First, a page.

9. Shigeki Asai, Daisuke Akoshima, Yoshihiro Yamamoto, Yoshimitsu Shigeta, Masahiko Matsue and Hiroshi Momose , (2009), Erratum: Current status of the Northern Goshawk Accipiter gentilis in Japan based on mitochondrial DNA [Ornithol. Sci. 7(2): 143-156 (2008)], Ornithological Science, 8:1: 91 - 91.


10. Olga Alexandrou1, Christos Vlachos2, Dimitrios Bakaloudis3 , (2008), Goshawks Accipiter gentilis nest-tree and stand preferences in the Dadia-Lefkimi-Soufli forest, north-eastern Greece, Avocetta, 32:1-2: 5 - 11.


11. Reiko Horie, Koichi Endo, Yuichi Yamaura and Kenichi Ozaki , (2008), Within-home-range habitat selection of male Northern Goshawks in central Japan, Japanese Journal of Ornithology, 57.2: 108 - 121.


12. Yandell B; , (2008 ), 12th report of the Kentucky Bird Records Committee, Kentucky Warbler, 84:3: 73 - 77.


13. Woodford JE;Eloranta CA;Craig KD; , (2008 ), Nest monitoring and prey of Northern Goshawks in Wisconsin, Passenger Pigeon, 70:2: 171 - 179.


14. Veldkamp R; , (2008 ), [Cormorants Phalacrocorax carbo and other large bird species as prey of goshawks Accipiter gentilis in De Wieden], De Takkeling, 16:1: .


15. van Uchelen E; , (2008 ), [Immature male goshawk Accipiter gentilis captures Carrion Crow Corvus corone on ice], De Takkeling, 16:2: .


16. Solonen T; , (2008 ), Larger broods in the Northern Goshawk Accipiter gentilis near urban areas in southern Finland, Ornis Fennica, 85:4: 118.


17. Sklepowicz B; , (2008 ), Domestic fowl ( Gallus domesticus ) in the diet of Northern Goshawk ( Accipiter gentilis ) in Poland, Journal of Raptor Research, 42:1: 68.


18. Scott K; , (2008 ), Bird behavior: Northern Goshawk, Common Raven, and American Crow, Blue Jay, 66:2: .


19. Pot A;Blaauw R;Huizenga J;Sterken T; , (2008 ), Buzzards Buteo buteo and goshawks Accipiter gentilis in the Forest of Veenhuizen in 1983-2007: trends, breeding success and persecution, De Takkeling, 16:1: 234.


20. Mueller HC;Berger DD;Mueller NS;Kaspar JL; , (2008 ), Cyclic irruptions of Northern Goshawks at Cedar Grove, Wisonsin 1951-2004, Passenger Pigeon, : 275.


21. Lanzi A;Fontaqna R;Gianaroli M;Conventi L;Amorosi F; , (2008 ), [Goshawk Accipiter gentilis caught in traps for Hooded Crow Corvus corone cornix in the Modena Province], , : 115.


22. Kudo T; , (2008 ), Migration route and wintering area of Northern Goshawk Accipiter gentilis breeding in Hokkaido, northern Japan, , : 99.


23. Iankov P; , (2008 ), Atlas of breeding birds in Bulgaria, Sofia, Bulgaria Bulgarian Society for the Protection of Birds, : .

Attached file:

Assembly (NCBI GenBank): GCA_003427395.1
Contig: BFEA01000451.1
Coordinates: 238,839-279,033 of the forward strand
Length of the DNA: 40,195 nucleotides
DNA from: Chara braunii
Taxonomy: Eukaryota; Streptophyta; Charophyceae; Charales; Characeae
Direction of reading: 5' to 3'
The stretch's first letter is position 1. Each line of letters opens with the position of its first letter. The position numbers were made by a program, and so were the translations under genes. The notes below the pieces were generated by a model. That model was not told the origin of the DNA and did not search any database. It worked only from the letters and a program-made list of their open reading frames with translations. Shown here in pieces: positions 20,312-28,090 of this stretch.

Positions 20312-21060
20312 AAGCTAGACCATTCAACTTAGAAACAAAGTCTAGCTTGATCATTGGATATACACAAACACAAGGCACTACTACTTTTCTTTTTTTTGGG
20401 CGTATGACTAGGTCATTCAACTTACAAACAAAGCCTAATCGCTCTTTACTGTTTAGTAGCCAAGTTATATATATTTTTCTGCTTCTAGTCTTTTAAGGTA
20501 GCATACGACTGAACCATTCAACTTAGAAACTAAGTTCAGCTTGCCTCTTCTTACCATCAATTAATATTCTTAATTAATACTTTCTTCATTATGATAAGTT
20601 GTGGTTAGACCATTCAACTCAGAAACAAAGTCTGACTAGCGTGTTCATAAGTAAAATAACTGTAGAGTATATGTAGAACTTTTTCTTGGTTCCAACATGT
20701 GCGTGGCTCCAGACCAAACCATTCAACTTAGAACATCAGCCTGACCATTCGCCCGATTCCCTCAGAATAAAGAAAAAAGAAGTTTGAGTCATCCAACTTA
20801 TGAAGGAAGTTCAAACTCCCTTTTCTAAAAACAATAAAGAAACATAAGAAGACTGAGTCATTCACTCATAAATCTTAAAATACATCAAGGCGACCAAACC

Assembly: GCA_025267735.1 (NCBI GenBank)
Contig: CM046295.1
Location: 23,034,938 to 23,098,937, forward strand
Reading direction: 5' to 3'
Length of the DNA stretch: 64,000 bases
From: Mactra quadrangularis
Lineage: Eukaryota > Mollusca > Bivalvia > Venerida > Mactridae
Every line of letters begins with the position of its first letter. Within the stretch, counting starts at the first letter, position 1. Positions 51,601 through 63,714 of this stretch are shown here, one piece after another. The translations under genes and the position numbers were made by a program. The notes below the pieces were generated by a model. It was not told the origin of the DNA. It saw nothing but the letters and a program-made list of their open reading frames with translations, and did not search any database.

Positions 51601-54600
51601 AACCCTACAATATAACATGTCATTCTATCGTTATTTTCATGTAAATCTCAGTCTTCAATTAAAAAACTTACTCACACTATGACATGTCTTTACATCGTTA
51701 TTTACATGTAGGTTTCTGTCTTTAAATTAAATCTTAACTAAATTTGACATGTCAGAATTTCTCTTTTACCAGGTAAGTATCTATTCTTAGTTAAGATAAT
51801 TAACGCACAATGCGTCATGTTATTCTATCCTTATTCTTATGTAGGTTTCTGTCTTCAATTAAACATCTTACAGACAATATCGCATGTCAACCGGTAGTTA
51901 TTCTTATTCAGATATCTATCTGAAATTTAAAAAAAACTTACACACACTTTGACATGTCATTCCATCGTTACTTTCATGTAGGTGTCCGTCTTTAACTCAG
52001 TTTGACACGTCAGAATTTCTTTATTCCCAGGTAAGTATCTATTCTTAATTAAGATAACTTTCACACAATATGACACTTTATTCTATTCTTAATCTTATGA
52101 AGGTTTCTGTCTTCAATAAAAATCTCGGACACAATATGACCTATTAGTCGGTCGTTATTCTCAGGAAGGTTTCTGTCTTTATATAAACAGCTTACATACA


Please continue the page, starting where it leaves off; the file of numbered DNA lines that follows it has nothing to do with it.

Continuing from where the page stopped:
24. Horie R;Endo K;Yamaura Y;Ozaki K; , (2008 ), [Within-home range habitat selection of male Northern Goshawks in central Japan], Japanese Journal of Ornithology, 57:2: 108 - 121.


25. Holling M;Rare Breeding Birds P; , (2008 ), Rare breeding birds in the United Kingdom in 2005, British Birds, 121:6: 276 - 316.


26. Gschwandtner W; , (2008 ), [V gel ber 1500 m Seeh he ('Bergv gel') in Nordtirol, sterreich: Artenspektrum -- oberste Verbrietungsgrenzen Jahresbeobachtungen], Monticola, 10:Sonderheft: 2 - 48.


27. Grove G; , (2008 ), The 2008 Winter Raptor Survey in Pennsylvania, Pennsylvania Birds, 22:1: 38 - 41.


28. Goodrich L; , (2008 ), Autumn raptor migration summary 2008, Pennsylvania Birds, 22:4: 200 - 206.


29. Goodrich L; , (2008 ), Spring raptor migration summary 2008, Pennsylvania Birds, 22:2: 89 - 93.


30. Golawski A;Kasprzykowski Z; , (2008 ), [Birds wintering in the open agricultural landscape of eastern Poland], Notatki Ornitologiczne, 49:3: 153 - 161.


31. Gibson DD;Heinl SC;Tobish TG; , (2008 ), Report of the Alaska Checklist Committee, 2003-2007, Western Birds, 39:4: 189 - 201.


32. Fuller RJ;Ausden M; , (2008 ), Birds and habitat change in Britain. Part I: a review of losses and gains in the twentieth century, British Birds, 101:12: 644 - 675.


33. Fiejen C;Fiejen HR; , (2008 ), A review of the breeding birds of Bhutan, Forktail, 24: 1 - 24.


34. Faanes CA; , (2008 ), The birds of Barron County, Wisconsin, Passenger Pigeon, 70:2: 103 - 170.


35. Etheridge B;Holling M;Riley H;Wernham C;Thompson D; , (2008 ), Scottish Raptor Monitoring Scheme Report 2005, Aberlady, Scotland, UK Scottish Ornithologists' Club, : .


36. Duckworth JW;Moores N; , (2008 ), A re-evaluation of the pre-1948 Korean breeding avifauna: correctng a 'founder effect' in perceptions, Forktail, 24: 25 - 47.


37. Currie N; , (2008 ), Connecticut's 2007 fall hawk migration, Connecticut Warbler, 27: 154 - 156.


38. Coiffait L;Clark JA;Robinson RA;Blackburn JR;Grantham MJ;Marchant JH;Barber L;de Palacio D;Griffin BM;Moss D; , (2008 ), Bird ringing in Britain and Ireland in 2007, Ringing & Migration, 24:2: 104 - 144.


39. Coiffait L;Clark JA;Robinson RA;Blackburn JR;Griffin BM;Risely K;Grantham MJ;Marchant JH;Girling T;Barber L; , (2008 ), Bird ringing in Britain and Ireland in 2006, Ringing & Migration, 24:1: 15 - 79.